Bed – Every dog needs their own bed, even if they prefer your bed or the couch. When choosing your pup’s bed remember that he will grow. Invest in a good bed that he can grow into. Look for one with a removable, machine-washable cover. Beds with raised sides protect them from any draughts.

Crate or Pen – While pups are being house-trained, it helps to keep them confined when you aren’t supervising them. Many owners find setting up a crate for their dog to sleep in helps. The crate should be secure and large enough for your dog to stand up and turn around at the absolute minimum.  Remember – he is growing! Bigger is better. It should also be large enough to hold a water dish, and it should have comfy bedding for overnight. A pen is better, and of course you can simply confine him to specific room with an easy to clean floor such as the bathroom, kitchen or utility room overnight. You can use a dog or toddler gate to confine him in one room while being able to see him easily.


Your puppy’s diet is crucial for healthy growth. He needs to eat on a predictable schedule appropriate for his age, and he will be more relaxed if he eats undisturbed in the same place. He should always have access to clean water at all times.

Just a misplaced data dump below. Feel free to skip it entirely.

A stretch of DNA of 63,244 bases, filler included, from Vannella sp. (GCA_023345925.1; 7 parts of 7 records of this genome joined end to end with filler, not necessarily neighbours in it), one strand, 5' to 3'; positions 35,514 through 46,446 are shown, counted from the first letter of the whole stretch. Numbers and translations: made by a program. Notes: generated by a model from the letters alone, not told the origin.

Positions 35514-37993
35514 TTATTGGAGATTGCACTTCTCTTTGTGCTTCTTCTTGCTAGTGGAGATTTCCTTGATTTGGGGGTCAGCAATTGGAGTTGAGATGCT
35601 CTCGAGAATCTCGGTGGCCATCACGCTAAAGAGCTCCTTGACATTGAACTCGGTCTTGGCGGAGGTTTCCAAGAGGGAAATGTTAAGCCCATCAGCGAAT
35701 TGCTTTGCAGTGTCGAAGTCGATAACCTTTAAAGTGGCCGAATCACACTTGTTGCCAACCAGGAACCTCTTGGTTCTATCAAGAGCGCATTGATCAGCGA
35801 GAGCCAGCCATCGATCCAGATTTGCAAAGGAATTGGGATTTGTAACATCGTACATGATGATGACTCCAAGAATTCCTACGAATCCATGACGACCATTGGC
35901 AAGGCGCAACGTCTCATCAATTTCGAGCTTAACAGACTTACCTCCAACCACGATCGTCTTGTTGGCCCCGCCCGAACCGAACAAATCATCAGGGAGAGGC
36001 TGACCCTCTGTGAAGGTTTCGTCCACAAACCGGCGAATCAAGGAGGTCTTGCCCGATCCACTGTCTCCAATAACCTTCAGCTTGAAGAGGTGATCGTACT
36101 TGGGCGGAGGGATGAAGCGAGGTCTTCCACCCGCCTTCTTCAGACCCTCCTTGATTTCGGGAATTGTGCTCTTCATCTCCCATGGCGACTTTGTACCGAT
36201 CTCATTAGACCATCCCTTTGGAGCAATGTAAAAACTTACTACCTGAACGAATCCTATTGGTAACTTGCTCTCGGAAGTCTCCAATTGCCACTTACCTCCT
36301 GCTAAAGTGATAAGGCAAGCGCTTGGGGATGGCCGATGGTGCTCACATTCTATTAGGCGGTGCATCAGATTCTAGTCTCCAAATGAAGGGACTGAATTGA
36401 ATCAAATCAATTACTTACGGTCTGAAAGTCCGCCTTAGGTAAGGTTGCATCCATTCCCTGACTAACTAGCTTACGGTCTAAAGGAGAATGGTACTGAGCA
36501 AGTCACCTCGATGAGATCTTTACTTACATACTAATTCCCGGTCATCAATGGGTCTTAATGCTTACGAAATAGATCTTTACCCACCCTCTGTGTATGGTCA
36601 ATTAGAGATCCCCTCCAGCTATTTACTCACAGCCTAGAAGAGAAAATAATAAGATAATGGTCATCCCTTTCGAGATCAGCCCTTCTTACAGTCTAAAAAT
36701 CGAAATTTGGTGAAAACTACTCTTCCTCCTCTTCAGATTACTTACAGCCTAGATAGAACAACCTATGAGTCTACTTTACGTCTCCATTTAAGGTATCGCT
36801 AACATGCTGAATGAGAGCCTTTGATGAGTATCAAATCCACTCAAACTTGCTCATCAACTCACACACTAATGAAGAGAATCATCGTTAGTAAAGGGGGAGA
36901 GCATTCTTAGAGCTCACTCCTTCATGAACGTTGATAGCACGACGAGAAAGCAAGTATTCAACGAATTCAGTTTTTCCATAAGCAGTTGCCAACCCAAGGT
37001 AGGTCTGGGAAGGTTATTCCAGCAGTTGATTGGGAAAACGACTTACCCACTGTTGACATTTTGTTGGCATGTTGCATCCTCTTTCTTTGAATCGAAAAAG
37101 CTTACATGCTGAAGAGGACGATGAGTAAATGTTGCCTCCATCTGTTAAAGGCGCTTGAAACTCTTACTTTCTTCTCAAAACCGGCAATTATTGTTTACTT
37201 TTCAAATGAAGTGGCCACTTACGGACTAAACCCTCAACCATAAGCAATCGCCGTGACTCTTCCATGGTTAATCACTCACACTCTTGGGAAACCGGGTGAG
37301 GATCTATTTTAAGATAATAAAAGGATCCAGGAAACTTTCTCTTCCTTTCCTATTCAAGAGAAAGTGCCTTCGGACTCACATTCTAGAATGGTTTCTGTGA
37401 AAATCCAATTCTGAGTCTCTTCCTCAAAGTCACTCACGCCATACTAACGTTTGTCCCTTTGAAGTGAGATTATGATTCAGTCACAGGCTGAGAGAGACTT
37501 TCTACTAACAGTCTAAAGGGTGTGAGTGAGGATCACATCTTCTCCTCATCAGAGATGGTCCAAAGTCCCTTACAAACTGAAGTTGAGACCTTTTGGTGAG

Food and Water Dishes –  Pick whatever style appeals to you in an appropriate size. Dishes should be easy to wash and hard to tip over. If your dog is one of the large breeds prone to bloat, you might consider one of the new dishes designed to help prevent dogs from gulping their food too quickly.

Food – Your dog’s early food is the foundation for his lifelong health. Good nutrition now is extremely important. Choose a high quality puppy food formulated for the size of dog he will be, such as the Leader range of puppy foods for small, medium and large breed dogs. If your pup has trouble digesting grains, our Go Native line of food includes a salmon and spinach puppy feed.

Treats – Pups have a lot to learn, and healthy rewards such as the Go Native treats are excellent motivation for them. When they finish growing or if they are putting on weight, our Train Me treats are tasty, low-calorie option.

Mats – Young dogs are typically messy eaters. A wipeable mat under the food and water dishes can protect your floors.